• The best way to avoid a DUI investigation and charge is to never drink and drive.   However, if it is too late for this advice and you have been pulled over by a police officer, here is the process the officer will go through to determine whether to arrest you for driving under the influence of alcohol or drugs. 

STAGE ONE:  Observing The Vehicle In Motion

  • People operating a vehicle under the influence will generally exhibit symptoms of impairment.  The officer will look for slowed reactions, a willingness to take risks, poor coordination and impaired vision.  The vehicle might be going extremely fast or extremely slow.  There may be a violation of a posted control sign, a failure to use a turn signal, inappropriate use of high beams or any number or other clues that alert the officer to a probability that the driver is influenced by intoxicants.

  • All an officer needs to justifying pulling a vehicle over is a reasonable belief that the driver was operating in an unreasonable manner, or a reasonable suspicion that a traffic law has been violated.  A good faith belief on the officer's part that the driver may be physically unfit to drive may suffice. 

  • Officers look for 20 specific visual cues that indicate that the driver may be legally intoxicated.  If observed independently of any other behavior, each clue has a corresponding probability of impairment established by the National Highway Transportation Safety Administration (NHTSA).  They are as follows:



Headlights off


Accelerating or decelerating rapidly


Turning abruptly or illegally


Stopping inappropriately (other than in the lane of travel)


A slow response to traffic signals


Driving into or crossing traffic


Erratic application of the brakes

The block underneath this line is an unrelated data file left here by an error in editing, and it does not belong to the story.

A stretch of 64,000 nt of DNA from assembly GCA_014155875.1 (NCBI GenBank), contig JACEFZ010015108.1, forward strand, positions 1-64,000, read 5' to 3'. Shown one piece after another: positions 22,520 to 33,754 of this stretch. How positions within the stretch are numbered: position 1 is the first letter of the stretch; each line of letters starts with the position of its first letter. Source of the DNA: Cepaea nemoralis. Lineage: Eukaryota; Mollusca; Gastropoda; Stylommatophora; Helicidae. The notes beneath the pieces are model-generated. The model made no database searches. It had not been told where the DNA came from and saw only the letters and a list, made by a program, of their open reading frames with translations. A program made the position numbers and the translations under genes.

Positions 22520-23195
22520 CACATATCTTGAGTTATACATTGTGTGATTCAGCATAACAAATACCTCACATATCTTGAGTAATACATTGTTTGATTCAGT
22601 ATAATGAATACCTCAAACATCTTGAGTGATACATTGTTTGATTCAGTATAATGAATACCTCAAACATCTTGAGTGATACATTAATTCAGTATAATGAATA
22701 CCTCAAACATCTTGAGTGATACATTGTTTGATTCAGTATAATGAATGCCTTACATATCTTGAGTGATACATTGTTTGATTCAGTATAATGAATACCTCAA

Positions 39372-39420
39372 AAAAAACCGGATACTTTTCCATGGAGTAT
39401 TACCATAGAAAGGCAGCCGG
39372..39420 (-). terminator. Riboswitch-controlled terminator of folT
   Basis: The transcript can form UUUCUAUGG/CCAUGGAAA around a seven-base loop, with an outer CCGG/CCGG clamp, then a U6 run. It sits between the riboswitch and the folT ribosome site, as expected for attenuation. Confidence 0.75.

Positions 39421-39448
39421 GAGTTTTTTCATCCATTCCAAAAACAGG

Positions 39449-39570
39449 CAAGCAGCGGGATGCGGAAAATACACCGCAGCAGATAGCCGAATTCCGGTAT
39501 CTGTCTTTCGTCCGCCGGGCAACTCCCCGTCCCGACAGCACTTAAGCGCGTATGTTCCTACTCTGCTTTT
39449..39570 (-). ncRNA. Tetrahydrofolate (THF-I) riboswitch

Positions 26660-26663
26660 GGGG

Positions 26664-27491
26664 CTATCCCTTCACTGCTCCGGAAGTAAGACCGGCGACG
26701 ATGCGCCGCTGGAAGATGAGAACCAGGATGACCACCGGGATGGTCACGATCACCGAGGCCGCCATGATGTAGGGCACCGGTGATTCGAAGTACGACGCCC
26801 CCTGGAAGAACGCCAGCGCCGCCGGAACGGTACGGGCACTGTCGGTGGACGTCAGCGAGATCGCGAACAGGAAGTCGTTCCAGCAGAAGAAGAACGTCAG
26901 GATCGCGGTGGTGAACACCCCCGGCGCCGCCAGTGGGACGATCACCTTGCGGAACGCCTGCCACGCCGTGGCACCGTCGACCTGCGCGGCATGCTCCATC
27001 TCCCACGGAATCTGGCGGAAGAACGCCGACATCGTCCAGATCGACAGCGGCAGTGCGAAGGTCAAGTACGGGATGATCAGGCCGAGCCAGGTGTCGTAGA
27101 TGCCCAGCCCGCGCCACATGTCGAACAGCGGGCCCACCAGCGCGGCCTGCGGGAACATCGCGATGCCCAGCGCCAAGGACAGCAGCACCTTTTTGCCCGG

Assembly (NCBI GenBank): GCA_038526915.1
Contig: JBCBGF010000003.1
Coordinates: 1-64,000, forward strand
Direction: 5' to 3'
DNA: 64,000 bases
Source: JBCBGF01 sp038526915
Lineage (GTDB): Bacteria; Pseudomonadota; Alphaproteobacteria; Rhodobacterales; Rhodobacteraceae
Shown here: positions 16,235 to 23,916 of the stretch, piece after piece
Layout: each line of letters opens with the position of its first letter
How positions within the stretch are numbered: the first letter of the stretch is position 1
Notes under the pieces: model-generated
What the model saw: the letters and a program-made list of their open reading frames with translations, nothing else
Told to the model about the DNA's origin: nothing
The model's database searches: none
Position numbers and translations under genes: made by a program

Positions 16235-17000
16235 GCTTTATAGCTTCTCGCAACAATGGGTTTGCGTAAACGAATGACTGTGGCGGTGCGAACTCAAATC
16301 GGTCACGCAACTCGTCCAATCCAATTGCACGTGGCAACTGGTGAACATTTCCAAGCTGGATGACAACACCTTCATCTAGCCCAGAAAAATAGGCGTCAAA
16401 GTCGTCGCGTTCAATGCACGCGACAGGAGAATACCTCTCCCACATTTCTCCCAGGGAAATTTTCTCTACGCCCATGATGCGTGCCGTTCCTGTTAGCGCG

Driving with tires on center or lane marker




Following too closely


Stopping without cause in the lane of traffic


Driving slower than 10 miles per hour




Driving on other than the designated highway




Almost striking object or vehicle


Appearing to be drunk:  (eye fixation; tightly gripping the steering wheel; gesturing erratically or obscenely; face close to the windshield; drinking in the vehicle; driver's head protruding from vehicle)



Straddling center or lane marker


Turning with wide radius


  • The probabilities listed above correspond to the officer seeing only one cue.   When the officer observes a combination of several cues, the probability rises.

  • When an officer initiates a traffic stop, there is opportunity for the observation of several more cues of impairment.  The stopping sequence that the suspect uses will often be used at trial to prove that the driver was under the influence.  Some of the observations typically include:

  1. Attempt to flee;

  2. A slowed response in pulling over;

  3. No response to the officers lights, siren, and commands;

  4. Abrupt swerve;

  5. Sudden stop;

  6. Stopping in an inappropriate place; and

  7. Hitting the curb or other object when pulling over.